From the web: Want To Be Happily Married? Expert Counselors Just Revealed the 8 Things You're Doing Wrong
Want To Be Happily Married? Expert Counselors Just Revealed the 8 Things You're Doing Wrong
I'm new at this marriage mullarkey.
Having only been nuptialed for just over a year, I'm hardly going to tell you what it takes to have a happy marriage.
Then again, I've seen approximately 447 marriages disappear down the Chute of Permanent Pain, so I might offer a few hints.
Better, though, listen to some expert marriage counselors.
They took to a Reddit thread to bare some tips, hints and notes of sorrow at some of the reasons for failed marriages.
There were quite a few, so here are some of the highlights.
1. Keeping Score.
This is so tempting, especially for business types. For them, everything has a number and winning is, well, everything. As one poster explained:
A partnership is a team, not a competition. Whether a person keeps score of everything they have done, or everything their partner has done, it is a death knell for the relationship. This is one of the most common causes of resentment in a relationship, and you see it often when people use absolute terms to describe themselves or their partners.
You know, it's the I-always vs. She-never sort of thing.
2. Not Listening.
How many times have you heard this? Oh, you've stopped listening? Well, there you go. A counselor put it like this:
Most people listen to respond and don't listen to hear. This is what I spend the most time teaching couples how to do.
That must be quite a tiresome job.
3. Don't Expect Your Partner To Read Your Mind.
I fancy this has got worse as we've become more buried in the self-regarding world of technology and social media. Yes, your partner may love you. No, that doesn't mean they're brilliant at knowing precisely what you're thinking and what you're needing. Because, you see, they're human. And very busy on Twitter.
As one guilty party explained:
I banned the phrase 'you should just know' from my vocabulary after experiencing how stupidly frustrating that sentence is.
4. When You're Hurting, You Try To Hurt Back.
Who hasn't been guilty of this? And not just in high school. As one wise counselor explained it:
Much of the relationship damage couples endure is the back-and-forth 'hurt each other' game that snowballs out of control, causing a ton more damage.
No, marriages aren't like episodes of Billions. Indeed, look at the main characters' marriages and ask yourself: "Would I really like to have a marriage like that?"
5. It's Not About The Money, It's About The Values.
A troubled one this, often confused with money issues. One wise helper observed:
They say people divorce over money, but they don't -- they divorce over values. And nothing brings out someone's values -- or lack thereof -- like money. If you can't understand the person's priorities, fears, hopes, dreams, goals, and what drives them financially, if you look down on them for any of that, or if think you'll be able to fix any of that, don't marry them.
6. Having The Same Patterns Of Arguing. Over And Over Again.
One expert offered:
Problems arise from a lack of humility and the challenge of getting out of deeply engrained patterns/cycles of conflict (which generally requires both partners to accept fault and extend grace).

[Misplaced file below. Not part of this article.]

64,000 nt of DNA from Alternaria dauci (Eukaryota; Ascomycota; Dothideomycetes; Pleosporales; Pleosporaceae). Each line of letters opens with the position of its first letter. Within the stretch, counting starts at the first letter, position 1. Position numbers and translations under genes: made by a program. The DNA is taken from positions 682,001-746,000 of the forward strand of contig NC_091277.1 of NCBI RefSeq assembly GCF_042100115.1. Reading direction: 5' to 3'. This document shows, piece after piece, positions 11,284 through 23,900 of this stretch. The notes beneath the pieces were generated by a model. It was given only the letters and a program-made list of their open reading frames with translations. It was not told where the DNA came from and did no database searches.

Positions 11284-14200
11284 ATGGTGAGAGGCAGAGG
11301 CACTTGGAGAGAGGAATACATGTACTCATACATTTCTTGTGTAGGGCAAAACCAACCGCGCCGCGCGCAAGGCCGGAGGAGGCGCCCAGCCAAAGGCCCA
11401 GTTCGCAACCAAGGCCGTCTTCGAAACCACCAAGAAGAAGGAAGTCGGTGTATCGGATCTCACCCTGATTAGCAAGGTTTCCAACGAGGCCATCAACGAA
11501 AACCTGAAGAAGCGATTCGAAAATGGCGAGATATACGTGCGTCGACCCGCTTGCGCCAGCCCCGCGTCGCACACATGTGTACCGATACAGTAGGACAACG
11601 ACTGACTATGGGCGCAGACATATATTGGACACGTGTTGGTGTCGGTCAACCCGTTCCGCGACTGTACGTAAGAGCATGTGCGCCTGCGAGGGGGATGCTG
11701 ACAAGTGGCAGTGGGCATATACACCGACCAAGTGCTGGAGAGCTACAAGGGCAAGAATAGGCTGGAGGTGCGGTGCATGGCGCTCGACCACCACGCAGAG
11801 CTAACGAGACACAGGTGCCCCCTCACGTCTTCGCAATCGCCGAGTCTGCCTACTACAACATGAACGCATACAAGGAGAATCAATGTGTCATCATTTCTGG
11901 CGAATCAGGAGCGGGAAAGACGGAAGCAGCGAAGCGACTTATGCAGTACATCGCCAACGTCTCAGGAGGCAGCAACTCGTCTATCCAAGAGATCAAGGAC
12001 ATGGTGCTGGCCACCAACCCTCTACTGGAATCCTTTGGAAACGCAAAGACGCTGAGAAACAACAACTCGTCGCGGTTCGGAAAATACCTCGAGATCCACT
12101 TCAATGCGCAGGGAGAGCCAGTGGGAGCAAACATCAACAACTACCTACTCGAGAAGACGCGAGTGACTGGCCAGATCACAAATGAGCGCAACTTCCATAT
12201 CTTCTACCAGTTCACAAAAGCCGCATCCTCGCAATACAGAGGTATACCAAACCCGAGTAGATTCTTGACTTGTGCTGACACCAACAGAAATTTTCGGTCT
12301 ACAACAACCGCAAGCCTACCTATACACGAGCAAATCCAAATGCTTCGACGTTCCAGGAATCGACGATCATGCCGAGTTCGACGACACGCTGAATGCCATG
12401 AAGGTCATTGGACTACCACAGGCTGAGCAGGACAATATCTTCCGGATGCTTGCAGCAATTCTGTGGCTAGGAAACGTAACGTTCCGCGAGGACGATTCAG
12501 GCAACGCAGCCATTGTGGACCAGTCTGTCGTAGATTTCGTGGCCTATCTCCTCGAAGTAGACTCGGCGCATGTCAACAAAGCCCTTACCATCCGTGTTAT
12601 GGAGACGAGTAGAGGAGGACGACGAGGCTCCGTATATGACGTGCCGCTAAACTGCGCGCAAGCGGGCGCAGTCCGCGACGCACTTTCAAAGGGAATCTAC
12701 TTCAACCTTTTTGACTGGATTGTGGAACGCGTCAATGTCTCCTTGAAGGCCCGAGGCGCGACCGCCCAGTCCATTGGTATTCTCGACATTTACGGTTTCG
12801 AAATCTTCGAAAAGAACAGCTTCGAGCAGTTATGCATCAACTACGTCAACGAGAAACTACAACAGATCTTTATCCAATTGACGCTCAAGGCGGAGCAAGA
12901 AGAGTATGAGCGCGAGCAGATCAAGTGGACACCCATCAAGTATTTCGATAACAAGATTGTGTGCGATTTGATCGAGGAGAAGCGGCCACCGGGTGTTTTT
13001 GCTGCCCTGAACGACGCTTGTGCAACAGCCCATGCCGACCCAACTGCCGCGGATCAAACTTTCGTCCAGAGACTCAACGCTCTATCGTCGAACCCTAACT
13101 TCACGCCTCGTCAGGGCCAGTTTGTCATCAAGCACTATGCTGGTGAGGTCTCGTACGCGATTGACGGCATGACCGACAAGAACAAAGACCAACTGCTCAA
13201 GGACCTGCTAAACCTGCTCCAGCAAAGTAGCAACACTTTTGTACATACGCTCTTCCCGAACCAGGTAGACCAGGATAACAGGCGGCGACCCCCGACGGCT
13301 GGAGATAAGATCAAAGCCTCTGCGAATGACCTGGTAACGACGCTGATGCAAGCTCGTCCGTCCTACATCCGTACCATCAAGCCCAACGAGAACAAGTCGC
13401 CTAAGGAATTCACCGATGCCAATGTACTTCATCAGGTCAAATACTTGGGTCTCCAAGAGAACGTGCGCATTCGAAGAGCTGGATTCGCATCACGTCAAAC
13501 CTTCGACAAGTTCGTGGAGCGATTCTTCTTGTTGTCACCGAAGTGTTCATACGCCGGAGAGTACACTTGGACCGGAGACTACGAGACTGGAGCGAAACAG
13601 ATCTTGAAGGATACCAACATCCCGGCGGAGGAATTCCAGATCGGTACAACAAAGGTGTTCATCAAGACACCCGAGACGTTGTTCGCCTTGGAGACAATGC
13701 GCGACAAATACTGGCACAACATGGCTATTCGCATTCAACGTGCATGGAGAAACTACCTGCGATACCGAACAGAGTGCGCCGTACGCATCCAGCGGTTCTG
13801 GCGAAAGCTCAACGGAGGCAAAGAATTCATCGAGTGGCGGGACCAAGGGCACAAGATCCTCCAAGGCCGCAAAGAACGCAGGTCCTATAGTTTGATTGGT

7. Too Much Defensiveness.
It goes like this, according to an expert:
Number one problem I see is overactive threat response creating anger and rigidity. People don't stop to turn down their defense mode, and lose sight of love because all their energy is going towards being right or controlling the outcome. Of course that control comes from a place of fear, but fear and vulnerability feels too dangerous, so it typically gets expressed as anger, frustration, or rigidity.
8. Not Responding To Repair Attempts.
This from someone whose wife has a degree in marriage and family counseling (so he married well):
One of the bigger factors in a successful marriage are couples responding to 'repair attempts' during arguments/conflict. Rescue attempts are often little jokes or olive branches to help overcome issues and arguments.
Naturally, readers wanted an example. So he offered this:
My wife didn't buy movie tickets in advance for date night this last Sunday and it was sold out. It sucked! She laughed and sheepishly said, 'well, at least we get to spend more time together staring longingly into each other's eyes!' That was her rescue attempt. It works two ways though, I also have to respond positively to it... which I did. We did a lot of staring longingly into each other's eyes last Sunday.
That must have been an interesting Sunday.
9. But My Favorite Solution Came From Someone Who's Happily Married.
This beats everything. For simplicity, at least:
I go to bed much earlier than him because I'm a teacher so I have to wake up very early. Every night when I go to bed, he takes a break from what he's doing and comes and lays down with me for about 10-15 minutes. Sometimes I fall asleep with him there, sometimes we just lay and talk about our day without the distractions of our phones, work, etc, and sometimes of course it turns into sex. Either way, we do this every night without fail, even if we're upset with each other. It puts things into perspective, it's hard to stay mad about something like not doing the dishes after dinner when we're laying in the dark in each other's arms.